The ACA’s grandfathering provision, allows a phasing-in period for compliance with a number of the Act’s requirements (not just the contraceptive coverage or other preventive services provisions). Once specified changes are made, grandfathered status ceases. Hobby Lobby’s own situation is illustrative. By the time this litigation commenced, Hobby Lobby did not have grandfathered status. Asked why by the District Court, Hobby Lobby’s counsel explained that the “grandfathering requirements mean that you can’t make a whole menu of changes to your plan that involve things like the amount of co-pays, the amount of coinsurance, deductibles, that sort of thing.” Counsel acknowledged that, “just because of economic realities, our plan has to shift over time. I mean, insurance plans, as everyone knows, shif[t] over time.” The percentage of employees in grandfathered plans is steadily declining, having dropped from 56% in 2011 to 48% in 2012 to 36% in 2013. In short, far from ranking as a categorical exemption, the grandfathering provision is “temporary, intended to be a means for gradually transitioning employers into mandatory coverage.”
So, too, why does Justice Ginsburg exert so many paragraphs to refuting an argument that the majority raises arguendo and ultimately assumes without deciding? And why relegate the tip to Justice Kennedy in a quick footnote after speculating what "[p]erhaps" motivated the majority?
Least Restrictive Means
Justice Alito's opinion similarly opines at length that the least restrictive means would be government purchase of the contraceptives in dispute:
The least-restrictive-means standard is exceptionally demanding, see City of Boerne, and it is not satisfied here. HHS has not shown that it lacks other means of achieving its desired goal without imposing a substantial burden on the exercise of religion by the objecting parties in these cases. See [RFRA] (requiring the Government to “demonstrat[e] that application of [a substantial] burden to the person . . . is the least restrictive means of furthering [a] compelling governmental interest” (emphasis added)).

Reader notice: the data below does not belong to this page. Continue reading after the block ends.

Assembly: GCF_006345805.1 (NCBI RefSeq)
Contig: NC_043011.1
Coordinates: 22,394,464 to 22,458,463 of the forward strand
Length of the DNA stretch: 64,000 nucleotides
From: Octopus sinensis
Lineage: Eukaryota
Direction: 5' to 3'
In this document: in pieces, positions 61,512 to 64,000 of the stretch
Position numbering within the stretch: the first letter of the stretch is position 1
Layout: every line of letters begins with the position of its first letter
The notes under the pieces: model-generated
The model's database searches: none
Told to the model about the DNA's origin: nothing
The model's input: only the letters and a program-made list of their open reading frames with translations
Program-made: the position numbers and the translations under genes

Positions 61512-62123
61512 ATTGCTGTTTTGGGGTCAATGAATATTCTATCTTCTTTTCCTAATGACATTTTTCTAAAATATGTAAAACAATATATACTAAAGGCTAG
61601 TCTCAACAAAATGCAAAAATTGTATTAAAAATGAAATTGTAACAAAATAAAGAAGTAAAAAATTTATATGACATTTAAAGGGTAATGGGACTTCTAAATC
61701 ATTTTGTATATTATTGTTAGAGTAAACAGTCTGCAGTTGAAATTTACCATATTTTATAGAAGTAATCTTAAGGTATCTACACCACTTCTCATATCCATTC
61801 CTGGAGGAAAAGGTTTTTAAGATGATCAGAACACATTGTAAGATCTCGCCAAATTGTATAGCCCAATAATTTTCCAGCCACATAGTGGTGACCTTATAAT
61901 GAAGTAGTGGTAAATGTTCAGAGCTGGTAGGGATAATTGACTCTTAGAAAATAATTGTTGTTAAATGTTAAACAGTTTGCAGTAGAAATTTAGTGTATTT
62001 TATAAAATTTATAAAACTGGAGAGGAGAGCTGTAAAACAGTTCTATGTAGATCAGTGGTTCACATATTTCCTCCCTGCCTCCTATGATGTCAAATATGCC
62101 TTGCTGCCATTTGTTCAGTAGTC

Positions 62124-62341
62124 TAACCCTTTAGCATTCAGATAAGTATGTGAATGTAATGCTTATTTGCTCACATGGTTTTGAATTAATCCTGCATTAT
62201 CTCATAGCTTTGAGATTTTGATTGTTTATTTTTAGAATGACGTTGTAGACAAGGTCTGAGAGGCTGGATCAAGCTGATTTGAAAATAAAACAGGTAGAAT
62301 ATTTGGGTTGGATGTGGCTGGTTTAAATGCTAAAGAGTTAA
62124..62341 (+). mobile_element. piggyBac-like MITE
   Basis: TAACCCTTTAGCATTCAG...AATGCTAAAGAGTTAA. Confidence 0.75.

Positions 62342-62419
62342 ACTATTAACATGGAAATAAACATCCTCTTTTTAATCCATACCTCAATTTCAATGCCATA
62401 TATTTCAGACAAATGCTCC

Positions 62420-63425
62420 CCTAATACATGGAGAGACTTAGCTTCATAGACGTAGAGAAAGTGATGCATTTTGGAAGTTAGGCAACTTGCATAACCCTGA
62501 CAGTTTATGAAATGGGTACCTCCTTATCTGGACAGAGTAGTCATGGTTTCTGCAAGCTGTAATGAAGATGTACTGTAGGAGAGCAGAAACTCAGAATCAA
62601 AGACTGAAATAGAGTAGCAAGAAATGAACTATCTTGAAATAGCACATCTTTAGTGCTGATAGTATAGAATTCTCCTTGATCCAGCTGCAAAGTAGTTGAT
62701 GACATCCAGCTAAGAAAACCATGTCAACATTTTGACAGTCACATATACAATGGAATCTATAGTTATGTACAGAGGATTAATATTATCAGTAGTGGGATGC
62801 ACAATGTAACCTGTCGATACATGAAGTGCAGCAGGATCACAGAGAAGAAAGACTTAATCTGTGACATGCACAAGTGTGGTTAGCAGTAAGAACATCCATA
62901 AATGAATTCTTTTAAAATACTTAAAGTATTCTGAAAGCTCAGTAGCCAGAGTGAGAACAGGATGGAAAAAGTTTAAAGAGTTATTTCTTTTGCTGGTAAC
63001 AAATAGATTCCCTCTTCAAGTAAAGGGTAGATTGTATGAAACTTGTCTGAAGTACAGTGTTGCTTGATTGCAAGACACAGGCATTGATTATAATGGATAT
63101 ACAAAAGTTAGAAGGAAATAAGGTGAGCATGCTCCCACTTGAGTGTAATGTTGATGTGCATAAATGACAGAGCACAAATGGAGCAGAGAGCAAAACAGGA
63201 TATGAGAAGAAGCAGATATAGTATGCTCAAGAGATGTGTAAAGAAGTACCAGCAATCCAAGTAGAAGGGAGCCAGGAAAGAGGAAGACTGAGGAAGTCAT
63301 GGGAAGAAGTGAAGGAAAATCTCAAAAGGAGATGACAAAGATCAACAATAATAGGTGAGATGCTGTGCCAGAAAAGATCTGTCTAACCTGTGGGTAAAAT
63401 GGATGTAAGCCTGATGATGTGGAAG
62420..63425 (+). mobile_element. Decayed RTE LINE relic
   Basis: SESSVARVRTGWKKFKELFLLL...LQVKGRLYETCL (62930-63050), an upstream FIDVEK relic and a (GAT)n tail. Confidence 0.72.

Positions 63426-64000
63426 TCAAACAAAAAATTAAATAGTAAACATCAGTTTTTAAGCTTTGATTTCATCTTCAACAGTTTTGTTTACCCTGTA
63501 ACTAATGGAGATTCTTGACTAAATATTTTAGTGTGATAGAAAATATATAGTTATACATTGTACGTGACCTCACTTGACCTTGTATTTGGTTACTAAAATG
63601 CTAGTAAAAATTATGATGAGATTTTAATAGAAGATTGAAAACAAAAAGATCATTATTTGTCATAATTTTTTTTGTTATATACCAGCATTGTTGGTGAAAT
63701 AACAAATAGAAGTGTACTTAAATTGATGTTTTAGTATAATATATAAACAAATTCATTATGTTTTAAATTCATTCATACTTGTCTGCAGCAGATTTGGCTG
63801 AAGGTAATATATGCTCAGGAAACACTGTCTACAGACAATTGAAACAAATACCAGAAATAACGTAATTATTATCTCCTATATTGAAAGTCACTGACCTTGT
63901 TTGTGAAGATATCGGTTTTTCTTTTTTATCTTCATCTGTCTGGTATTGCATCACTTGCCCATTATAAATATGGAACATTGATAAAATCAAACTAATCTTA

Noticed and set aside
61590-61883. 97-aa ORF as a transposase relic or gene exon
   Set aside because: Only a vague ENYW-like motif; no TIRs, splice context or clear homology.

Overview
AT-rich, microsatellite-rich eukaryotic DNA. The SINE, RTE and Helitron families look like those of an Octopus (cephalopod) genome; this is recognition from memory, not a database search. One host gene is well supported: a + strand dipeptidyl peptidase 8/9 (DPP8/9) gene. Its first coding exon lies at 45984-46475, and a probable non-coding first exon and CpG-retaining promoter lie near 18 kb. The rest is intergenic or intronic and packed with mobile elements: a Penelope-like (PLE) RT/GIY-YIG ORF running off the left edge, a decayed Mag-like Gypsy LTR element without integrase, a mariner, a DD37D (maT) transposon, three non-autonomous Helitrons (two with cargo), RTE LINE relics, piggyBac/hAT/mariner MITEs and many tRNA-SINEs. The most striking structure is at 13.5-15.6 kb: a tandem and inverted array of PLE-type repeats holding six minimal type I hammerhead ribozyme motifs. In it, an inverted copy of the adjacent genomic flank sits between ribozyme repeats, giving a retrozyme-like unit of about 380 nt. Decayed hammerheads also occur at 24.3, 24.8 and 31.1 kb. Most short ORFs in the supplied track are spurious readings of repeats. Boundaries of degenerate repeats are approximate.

The most straightforward way of doing this would be for the Government to assume the cost of providing the four contraceptives at issue to any women who are unable to obtain them under their health-insurance policies due to their employers’ religious objections. This would certainly be less restrictive of the plaintiffs’ religious liberty, and HHS has not shown that this is not a viable alternative. HHS has not provided any estimate of the average cost per employee of providing access to these contraceptives, two of which, according to the FDA,are designed primarily for emergency use. Nor has HHS provided any statistics regarding the number of employees who might be affected because they work for corporations like Hobby Lobby, Conestoga, and Mardel. Nor has HHS told us that it is unable to provide such statistics. It seems likely,however, that the cost of providing the forms of contraceptives at issue in these cases (if not all FDA-approved contraceptives) would be minor when compared with the overall cost of ACA. According to one of the Congressional Budget Office’s most recent forecasts, ACA’s insurance coverage provisions will cost the Federal Government more than $1.3 trillion through the next decade. If, as HHS tells us, providing all women with cost-free access to all FDA-approved methods of contraception is a Government interest of the highest order, it is hard to understand HHS’s argument that it cannot be required under RFRA to pay anything in order to achieve this important goal.